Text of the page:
“The Chinese don’t like North Korea’s nuclear program, but the current situation does serve their longer-term interests in eroding American leadership, because it provides a whole new set of circumstances in which America shows its weakness,” said Hugh White, a former senior defense strategist in the Australian government.
Mr. Trump’s threat has particularly unsettled America’s main Asian allies, Japan and South Korea, adversaries and neighbors of North Korea that have increasingly vocal lobbies for acquiring their own nuclear weapons to counter Pyongyang’s.
China and Japan are far from being close. But China is trying to improve its relations with South Korea, and it sees opportunity there as Mr. Trump threatens pre-emptive action against North Korea, which would be anathema to the liberal government of the South’s new president, Moon Jae-in.
Attempts by Secretary of State Rex W. Tillerson and Defense Secretary Jim Mattis to calibrate Mr. Trump’s comments did not alleviate the credibility problem that China hopes to exploit, analysts said.
Mr. Trump’s remark was the starkest example of a recent pattern in Washington, Mr. White said.
Too often, he said, the United States has declared it would use force to stop something from happening — such as China’s expansion in the South China Sea, and during President Barack Obama’s administration, Syria’s use of chemical weapons — and has failed to do so. “Trump’s antics amplify that message tenfold,” Mr. White said.
The official Chinese reaction to Mr. Trump’s comments was mild. The Foreign Ministry reiterated standard points about the North Korea dispute: that it should be resolved with diplomacy and that all parties should avoid escalating the situation.
In part, the modesty of that response was due to the fact that Chinese leaders are currently more focused on domestic politics than foreign policy, analysts said.
President Xi Jinping and other senior officials are attending an annual retreat at Beidaihe, a beach resort east of Beijing, where the political machinations are more intense this year than usual. Mr. Xi is assumed to be finalizing the new lineup of China’s top leaders for the next five years, expected to be announced at a national congress that could be convened as soon as next month.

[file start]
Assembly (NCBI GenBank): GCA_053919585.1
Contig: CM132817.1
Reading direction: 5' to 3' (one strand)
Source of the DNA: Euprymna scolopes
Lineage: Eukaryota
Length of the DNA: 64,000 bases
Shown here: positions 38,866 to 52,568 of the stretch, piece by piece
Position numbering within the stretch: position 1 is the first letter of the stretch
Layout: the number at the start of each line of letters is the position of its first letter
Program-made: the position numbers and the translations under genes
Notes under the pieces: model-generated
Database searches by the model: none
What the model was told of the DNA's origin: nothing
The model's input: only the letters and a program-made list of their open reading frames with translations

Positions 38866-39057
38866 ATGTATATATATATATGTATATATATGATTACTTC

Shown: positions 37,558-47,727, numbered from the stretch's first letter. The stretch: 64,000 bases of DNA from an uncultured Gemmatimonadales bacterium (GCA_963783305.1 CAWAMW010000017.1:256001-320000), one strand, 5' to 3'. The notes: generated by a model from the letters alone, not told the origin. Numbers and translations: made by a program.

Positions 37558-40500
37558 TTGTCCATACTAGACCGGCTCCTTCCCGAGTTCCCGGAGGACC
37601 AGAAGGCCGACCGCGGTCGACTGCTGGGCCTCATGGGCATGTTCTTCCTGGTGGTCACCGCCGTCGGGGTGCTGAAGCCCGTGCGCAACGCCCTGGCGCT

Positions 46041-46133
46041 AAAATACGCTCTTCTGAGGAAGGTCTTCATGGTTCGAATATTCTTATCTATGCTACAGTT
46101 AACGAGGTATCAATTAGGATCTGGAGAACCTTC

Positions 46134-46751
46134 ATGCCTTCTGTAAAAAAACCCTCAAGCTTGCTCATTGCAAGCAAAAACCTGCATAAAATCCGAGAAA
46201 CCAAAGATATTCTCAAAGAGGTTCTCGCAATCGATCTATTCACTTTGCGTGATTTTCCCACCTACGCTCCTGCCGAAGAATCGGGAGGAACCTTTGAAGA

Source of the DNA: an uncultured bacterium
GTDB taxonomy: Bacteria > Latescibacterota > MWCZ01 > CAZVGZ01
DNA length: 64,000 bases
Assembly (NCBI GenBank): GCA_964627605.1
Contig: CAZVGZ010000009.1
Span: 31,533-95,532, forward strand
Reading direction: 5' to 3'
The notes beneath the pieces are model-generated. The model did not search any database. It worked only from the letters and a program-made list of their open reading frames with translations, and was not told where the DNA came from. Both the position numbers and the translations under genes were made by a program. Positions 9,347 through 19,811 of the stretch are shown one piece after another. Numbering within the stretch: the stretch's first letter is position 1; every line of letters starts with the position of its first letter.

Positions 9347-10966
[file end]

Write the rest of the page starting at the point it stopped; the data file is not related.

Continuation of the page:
There may also be a scheduling reason for the mildness of China’s response. Mr. Trump’s daughter Ivanka and her husband, the White House adviser Jared Kushner, are scheduled to visit China next month with their children. Mr. Kushner is a primary White House contact for China, and Beijing is putting considerable effort into ensuring that the visit goes smoothly. The visit is also seen as a planning operation for Mr. Trump’s own trip to China in November.
Images of Mr. Kushner, his wife and their children at a family dinner with Mr. Xi at his Beijing estate, Zhongnanhai, would fit well into Mr. Xi’s playbook of appearing to have “the world in its proper orbit, around him,” said Douglas Paal, vice president of the Carnegie Endowment for International Peace.
For China, North Korea is not the only vexing United States-China issue on which the Trump administration’s credibility has recently faltered. Last week, China appears to have narrowly escaped punishing American trade tariffs.
The White House was reported to be considering an investigation of alleged Chinese violations of American intellectual property, which could have led to steep tariffs on Chinese imports. But the plan appears to have been pulled because the administration needed China’s support last weekend for stiff new United Nations sanctions against North Korea.
“The Chinese figure the vaunted 301 measures are on hold until after the Trump family trips to Beijing,” Mr. Paal said, referring to the section of the 1974 Trade Act that the administration was planning to use to punish China.
Over all, the Chinese leadership — which is accustomed to belligerence from North Korea, its estranged ally — does not believe Mr. Trump would actually carry out his threat to strike North Korea, said Yun Sun, a senior associate at the East Asia program at the Stimson Center.
China has listened to three generations of bluster from the rulers of North Korea, including the current leader, Kim Jong-un, so grandiose and alarmist language is nothing new to them, she said. It is common for North Korea to talk about “turning Seoul into a sea of fire and a pile of ashes,” she noted, referring to the capital of South Korea.
And while North Korea and the United States are hardly equals, China is likely to similarly dismiss Mr. Trump’s “rhetorical war” against the North, Ms. Sun said.
“A striking impression is how little China sees the threats by either North Korea or Trump as credible,” she said, adding, “I don’t think the Chinese are losing sleep today.”
Outwardly, at least, Chinese leaders appear to be reacting calmly to Mr. Trump’s words because they understand that they need not be taken seriously, said Mr. White, the former defense strategist for Australia. That in itself is a major problem for the United States, especially as it competes with China for influence in Asia, he said.
“Trump is making empty threats to North Korea,” Mr. White said. “It is credible to say that America will attack North Korea if North Korea actually attacks the U.S. or allies — as Mattis has done. But it is not credible to threaten to attack if North Korea keeps issuing verbal threats towards America.”
Would China benefit if Mr. Trump actually started a war with North Korea? “If the U.S. gets a swift and decisive win, then that’s a big loss for China,” Mr. White said.
“But if, as is much more likely, it turns into a costly disaster for the United States, South Korea and Japan, in the end that might well mark the end of the United States’ leadership in Asia,” he said.